England locks up. England enters a strict nationwide lockdown today as the number of coronavirus cases has skyrocketed since early December and authorities are protecting the National Health Service from overload.
England's lockdown measures will be in place through at least mid-February, while Scotland will be in lockdown until the end of January. British Prime Minister Boris Johnson has blamed the new variant of coronavirus, first discovered in the UK, for the dramatic increase in cases.
Countdown to the opening day. US President Donald Trump is unlikely to be in attendance as the president-elect will take office on Jan. 20 if flight records are any indication. The Scottish Sunday Post reports that officials at Prestwick Airport in Glasgow have been told to await a U.S. military plane that Trump sometimes uses on Jan. 19, suggesting the president will be spending time at his Turnberry Golf Resort instead of on Biden's inauguration. The White House has yet to confirm Trump's inauguration day plans.
Travel in the COVID era. To signal what travel will look like in a pandemic, a group of American airlines have called on the United States to lift travel restrictions that prohibit citizens from Europe and other countries from banning a negative coronavirus test before flight. The airlines supported a proposal by the US Centers for Disease Control and Prevention (CDC) to set up a global program to test travelers before they enter US borders. Vice President Mike Pence, head of the White House's coronavirus task force, will discuss the proposal in a meeting today.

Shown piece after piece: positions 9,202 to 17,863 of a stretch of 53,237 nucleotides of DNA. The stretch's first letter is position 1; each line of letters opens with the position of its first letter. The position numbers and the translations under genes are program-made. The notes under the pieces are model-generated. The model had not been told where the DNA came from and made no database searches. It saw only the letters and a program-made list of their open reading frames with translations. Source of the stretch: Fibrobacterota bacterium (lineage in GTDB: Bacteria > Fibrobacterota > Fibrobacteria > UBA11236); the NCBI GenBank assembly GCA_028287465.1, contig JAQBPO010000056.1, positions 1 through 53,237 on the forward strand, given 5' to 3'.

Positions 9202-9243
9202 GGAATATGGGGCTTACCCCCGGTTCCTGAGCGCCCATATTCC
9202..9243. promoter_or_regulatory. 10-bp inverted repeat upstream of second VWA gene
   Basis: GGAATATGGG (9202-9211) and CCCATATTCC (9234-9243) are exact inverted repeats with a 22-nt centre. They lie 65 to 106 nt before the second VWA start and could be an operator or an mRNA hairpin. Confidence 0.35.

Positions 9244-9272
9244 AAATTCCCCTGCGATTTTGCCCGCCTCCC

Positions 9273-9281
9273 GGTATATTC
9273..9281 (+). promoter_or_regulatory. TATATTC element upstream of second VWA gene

Tensions between South Korea and Iran. South Korean authorities called for the immediate release of a chemical tanker seized by Iran near Oman's waters on Monday. Seoul and Tehran are currently at odds with over $ 7 billion in Iranian funds currently frozen due to US sanctions at South Korean banks. This will be discussed during an upcoming visit by the South Korean Deputy Foreign Minister to Iran. The Iranian media said the tanker had been seized for technical reasons and "taken ashore for pollution of the sea".
Washington, DC readers anxious to get a dose of the coronavirus vaccine should stay near their local pharmacy. David MacMillan, a law student at Catholic University, managed to jump in the vaccine line on Friday when a pharmacist at his local grocery store offered the vaccine to him and a friend.
According to DC rules, vaccine doses that are at risk of decay should be offered to everyone in the vicinity if health workers or first aiders are not available. MacMillan gave the opening event when a number of frontline staff were absent. "She turned to us and said," Hey, I have two doses of the vaccine and I have to throw them away if I don't give them to anyone. We'll close in 10 minutes. Do you want the Moderna vaccine? "MacMillan told NBC.
MacMillan praised the pharmacist's quick thinking. “Obviously the pharmacist is the hero here. She only had a short time and wanted to make sure as many people as possible were vaccinated. So props to her, absolutely, ”he said.
That's it for today.
To learn more about FP, visit Foreignpolicy.com, subscribe here, or subscribe to our other newsletters. Send your tips, comments, questions, or corrections to Morningbrief@foreignpolicy.com.
Photo credit: Stringer / AFP